A few days ago I bought a Pittsburgh Penguins beanie, a t-shirt and a jacket. Not only because they are one of the omnipresent souvenirs in town, but also they will remind me of my first ice hockey team as I prepare to leave Pittsburgh after two years of study.
Coming from Guangzhou, China, I’d never considered myself a sports fan. Two years ago, holding my acceptance letter from Chatham University, I told my folks ecstatically I was going to study in Pittsburgh. Their first reaction was “Oh, Pittsburgh?! It’s a heavy industrial city, isn’t it?” I wasn’t sure, only knowing from my American professors in China that Pittsburgh is a sports town. But I still couldn’t locate the city because Pittsburgh doesn’t have an NBA team. The NBA has huge audience in China. For my generation, the frenzy started before Yao Ming joined the Houston Rockets, in the era of Michael Jordan. Naturally, I came to associate American cities and states with their respective NBA teams.
So I expected Pittsburgh to offer a sports layman more than sports. And it does. The breathtaking view of the Golden Triangle where the three rivers join together never tires me. The mirrored fortress of the PPG Place complex shimmers with the glory of modern Pittsburgh. The Carnegie Library, the Cultural District and the Drue Heinz Lecture Series makes me feel proud that I’m living in one of the top five most literate cities in America.
Yet, I still felt disconnected with the Pittsburghers in the first few months. While travelling in Pittsburgh’s suburb, I saw several yellow banners read: You’re in Steelers Country, flapping in the wind like welcoming hands waving. I didn’t understand what the Super Bowl was. What’s the attraction of a sport with a score of muscular men chasing and piling together in the field? Why even our Chatham University president, Dr. Esther Barazzone, called for support of the Steelers in her emails to the whole campus? Just a week before the latest Super Bowl, she encouraged us to wear Steelers jerseys or dress in black and gold. Who would expect the top leader of a Chinese university to make a similar announcement? If any campus-wide notice isn’t about academic matters in China, it’s usually political. Say, a delegate from the Department of Education of Guangdong province would be visiting our campus next week, please be ready and give our warmest welcome. If economic achievement is what Chinese cities nowadays are competing for, sports championships must be what American cities are vying for.
Pittsburgh, like a human being, has her own unique temperament. Only after you spend more time with her will you understand her deeply. I’ve had many firsts with her: the first American city in which I have lived and consider a home away from China, where I learned to drive and bought my first car, where I published my first article in America, celebrated my first snowy winter, watched my first baseball and hockey games, sipped my first matzo ball soup (now my favorite), spent my first Fourth of July watching the spectacular fireworks with thousands of Pittsburghers and was even moved to tears hearing the Star-Spangled Banner.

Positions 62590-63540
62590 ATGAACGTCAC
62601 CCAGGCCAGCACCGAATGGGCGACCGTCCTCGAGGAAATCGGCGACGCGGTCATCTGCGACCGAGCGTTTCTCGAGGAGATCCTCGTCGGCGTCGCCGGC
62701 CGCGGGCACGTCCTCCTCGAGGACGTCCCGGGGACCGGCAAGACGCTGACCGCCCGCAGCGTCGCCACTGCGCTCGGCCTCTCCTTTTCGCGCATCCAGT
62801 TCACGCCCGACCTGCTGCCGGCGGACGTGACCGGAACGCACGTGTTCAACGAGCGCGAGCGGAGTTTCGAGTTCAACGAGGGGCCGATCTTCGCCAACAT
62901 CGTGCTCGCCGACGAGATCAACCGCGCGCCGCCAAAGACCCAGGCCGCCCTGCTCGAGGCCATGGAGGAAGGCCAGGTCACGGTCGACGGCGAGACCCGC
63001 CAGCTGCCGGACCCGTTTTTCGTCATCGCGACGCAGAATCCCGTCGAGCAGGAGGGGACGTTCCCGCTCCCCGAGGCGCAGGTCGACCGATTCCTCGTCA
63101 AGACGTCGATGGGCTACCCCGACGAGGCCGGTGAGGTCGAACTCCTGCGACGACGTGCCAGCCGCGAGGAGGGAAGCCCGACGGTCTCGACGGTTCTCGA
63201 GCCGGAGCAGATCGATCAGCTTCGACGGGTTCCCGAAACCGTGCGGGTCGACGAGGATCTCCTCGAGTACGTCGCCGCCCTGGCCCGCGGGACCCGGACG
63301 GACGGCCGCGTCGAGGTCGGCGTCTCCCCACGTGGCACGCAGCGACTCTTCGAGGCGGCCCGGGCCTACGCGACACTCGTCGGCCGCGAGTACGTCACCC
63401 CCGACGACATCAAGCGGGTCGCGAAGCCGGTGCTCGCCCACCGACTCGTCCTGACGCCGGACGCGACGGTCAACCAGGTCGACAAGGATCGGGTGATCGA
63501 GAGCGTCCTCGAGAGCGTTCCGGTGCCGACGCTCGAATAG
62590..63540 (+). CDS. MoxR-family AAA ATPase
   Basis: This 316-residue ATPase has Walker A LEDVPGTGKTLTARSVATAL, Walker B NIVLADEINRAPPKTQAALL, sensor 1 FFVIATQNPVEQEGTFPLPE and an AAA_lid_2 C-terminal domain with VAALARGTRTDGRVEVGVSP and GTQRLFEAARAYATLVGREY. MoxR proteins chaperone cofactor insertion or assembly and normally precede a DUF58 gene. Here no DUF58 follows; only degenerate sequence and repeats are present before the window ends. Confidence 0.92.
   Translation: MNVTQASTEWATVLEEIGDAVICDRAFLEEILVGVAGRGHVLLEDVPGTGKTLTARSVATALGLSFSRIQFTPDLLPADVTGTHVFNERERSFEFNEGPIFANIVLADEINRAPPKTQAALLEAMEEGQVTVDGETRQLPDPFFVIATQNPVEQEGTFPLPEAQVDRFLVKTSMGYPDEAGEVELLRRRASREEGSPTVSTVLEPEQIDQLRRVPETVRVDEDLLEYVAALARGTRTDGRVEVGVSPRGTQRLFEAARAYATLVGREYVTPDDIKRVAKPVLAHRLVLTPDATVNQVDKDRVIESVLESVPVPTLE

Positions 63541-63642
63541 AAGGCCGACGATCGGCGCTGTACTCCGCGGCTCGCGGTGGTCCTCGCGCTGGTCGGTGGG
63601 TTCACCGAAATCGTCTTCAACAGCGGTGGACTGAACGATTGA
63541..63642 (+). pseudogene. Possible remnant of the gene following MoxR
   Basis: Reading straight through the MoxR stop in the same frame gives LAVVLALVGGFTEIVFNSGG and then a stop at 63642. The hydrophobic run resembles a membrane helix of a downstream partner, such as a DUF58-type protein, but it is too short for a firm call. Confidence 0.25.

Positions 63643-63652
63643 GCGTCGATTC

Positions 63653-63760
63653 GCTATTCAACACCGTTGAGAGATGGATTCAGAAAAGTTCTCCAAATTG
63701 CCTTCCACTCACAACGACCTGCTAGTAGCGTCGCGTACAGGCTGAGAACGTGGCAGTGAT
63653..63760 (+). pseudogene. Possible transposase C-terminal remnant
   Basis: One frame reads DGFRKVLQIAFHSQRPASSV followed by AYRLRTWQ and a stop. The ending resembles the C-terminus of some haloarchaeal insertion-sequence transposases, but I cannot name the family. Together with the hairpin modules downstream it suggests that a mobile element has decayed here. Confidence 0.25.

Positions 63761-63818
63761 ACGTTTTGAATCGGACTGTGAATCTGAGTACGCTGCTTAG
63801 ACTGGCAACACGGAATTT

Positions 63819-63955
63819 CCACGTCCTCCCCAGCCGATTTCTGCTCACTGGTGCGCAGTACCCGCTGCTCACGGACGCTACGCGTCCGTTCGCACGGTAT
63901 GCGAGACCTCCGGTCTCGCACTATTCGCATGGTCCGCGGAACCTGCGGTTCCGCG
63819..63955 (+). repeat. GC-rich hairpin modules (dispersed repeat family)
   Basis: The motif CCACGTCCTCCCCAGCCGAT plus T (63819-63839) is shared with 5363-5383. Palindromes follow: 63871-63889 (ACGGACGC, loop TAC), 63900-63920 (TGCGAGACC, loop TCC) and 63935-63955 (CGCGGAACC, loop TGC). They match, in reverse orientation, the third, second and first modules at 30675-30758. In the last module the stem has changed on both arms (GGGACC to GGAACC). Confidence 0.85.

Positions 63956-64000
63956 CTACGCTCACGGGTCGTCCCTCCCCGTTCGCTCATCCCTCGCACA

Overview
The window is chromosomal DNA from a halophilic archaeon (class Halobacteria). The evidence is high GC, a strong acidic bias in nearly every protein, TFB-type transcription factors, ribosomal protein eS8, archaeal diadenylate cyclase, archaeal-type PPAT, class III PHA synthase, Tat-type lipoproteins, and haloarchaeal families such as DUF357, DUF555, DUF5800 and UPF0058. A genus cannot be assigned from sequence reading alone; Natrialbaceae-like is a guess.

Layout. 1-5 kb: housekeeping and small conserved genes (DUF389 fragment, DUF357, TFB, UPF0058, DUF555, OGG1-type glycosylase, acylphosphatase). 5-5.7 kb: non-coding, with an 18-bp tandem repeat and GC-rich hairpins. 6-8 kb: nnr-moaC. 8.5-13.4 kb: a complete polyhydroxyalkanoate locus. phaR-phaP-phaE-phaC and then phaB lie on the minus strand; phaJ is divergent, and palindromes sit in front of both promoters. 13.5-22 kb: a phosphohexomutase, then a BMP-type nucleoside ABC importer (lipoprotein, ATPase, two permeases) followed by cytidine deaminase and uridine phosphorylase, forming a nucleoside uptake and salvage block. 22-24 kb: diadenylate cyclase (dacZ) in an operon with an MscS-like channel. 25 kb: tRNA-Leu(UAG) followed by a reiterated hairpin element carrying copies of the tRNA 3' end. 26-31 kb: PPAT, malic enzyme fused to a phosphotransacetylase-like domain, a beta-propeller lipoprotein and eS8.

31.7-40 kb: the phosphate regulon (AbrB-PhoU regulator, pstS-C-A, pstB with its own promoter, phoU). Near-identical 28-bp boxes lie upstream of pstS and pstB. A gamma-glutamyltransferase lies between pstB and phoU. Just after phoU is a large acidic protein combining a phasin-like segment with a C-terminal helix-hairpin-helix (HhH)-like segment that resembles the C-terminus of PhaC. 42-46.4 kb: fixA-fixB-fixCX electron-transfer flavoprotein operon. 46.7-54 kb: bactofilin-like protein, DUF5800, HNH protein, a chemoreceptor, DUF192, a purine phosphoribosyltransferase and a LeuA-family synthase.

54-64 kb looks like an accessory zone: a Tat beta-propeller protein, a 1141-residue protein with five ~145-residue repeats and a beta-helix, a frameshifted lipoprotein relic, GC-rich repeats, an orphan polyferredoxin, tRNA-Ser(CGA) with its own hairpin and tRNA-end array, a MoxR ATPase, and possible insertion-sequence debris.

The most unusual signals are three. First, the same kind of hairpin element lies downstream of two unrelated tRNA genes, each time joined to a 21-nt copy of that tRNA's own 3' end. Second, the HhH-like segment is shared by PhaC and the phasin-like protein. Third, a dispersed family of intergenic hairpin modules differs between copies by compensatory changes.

Not until the night at the end of 2010 sitting with a full house of Washington Capitals fans in DC’s Verizon Center and watching the Pittsburgh Penguins’ visiting game did I understand how Pittsburgh’s sports bring a strong cohesion to her denizens, near and far, young and old, women and men, and even outsiders like me.
Before the game started, after knowing I cheered for the Penguins, the red-clad couple next to me said, “Oh, too bad. You’re rooting for a team which will lose.” I grinned but felt injured. A wave of heat burnt inside me. What’s this? It’s only a game. Why do I care so much about who wins? But looking at the signs hung up by the Capital fans while booing the Penguins, I felt irritated. Whenever the Penguins defended a goal or scored, I stood up and clapped. Together with the few other Penguins diehards in the crowd, we were the odd ones crying “Go Pens!” in a sea of red jerseys rooting for the Caps. With a 3-2 victory, the Penguins didn’t let us down. Overwhelmed with joy, I turned around to the couple beside me, who’d long gone.
This is when I deeply feel Pittsburgh’s sports unite people. This is what excites me when the Penguins fever warming up my Chinese blood. This is how I find a mutual language to connect with Pittsburghers. And this is how Pittsburgh brings me a sense of home.
I assume there is no other American city like Pittsburgh, whose people are so deeply in love, and actively supportive of their sports teams. Can you wear your favorite sports team’s jersey on all occasions, seven days a week? The Steelers fans do. Sports are in the veins of Pittsburghers. My first attendance at an American funeral also took place in Pittsburgh. Within the eulogy came tidbits about the departed’s love of the Steelers, a mournful moment filled with tearful laughter.
When the Steelers lost the latest Super Bowl, the sadness that clouded the city felt no less, if not greater, than the entire nation of Chinese feeling defeated when Beijing lost the bidding for 2000 Summer Olympics to Sydney by two votes. Even though I know little about American football, I can identify that sense of belonging.
Perhaps my American friends understand now why I turned down a dinner on a Penguins game night or I’d rather go for a Pirate game than a spring trip. As my stay in Pittsburgh is coming to a countdown, I really want to say to my first teams. Thank you Pittsburgh, for making a lonely expatriate feel homey. This is what will draw me back to you from ten thousand miles. Go Pens! Go Bucs! Go Steelers!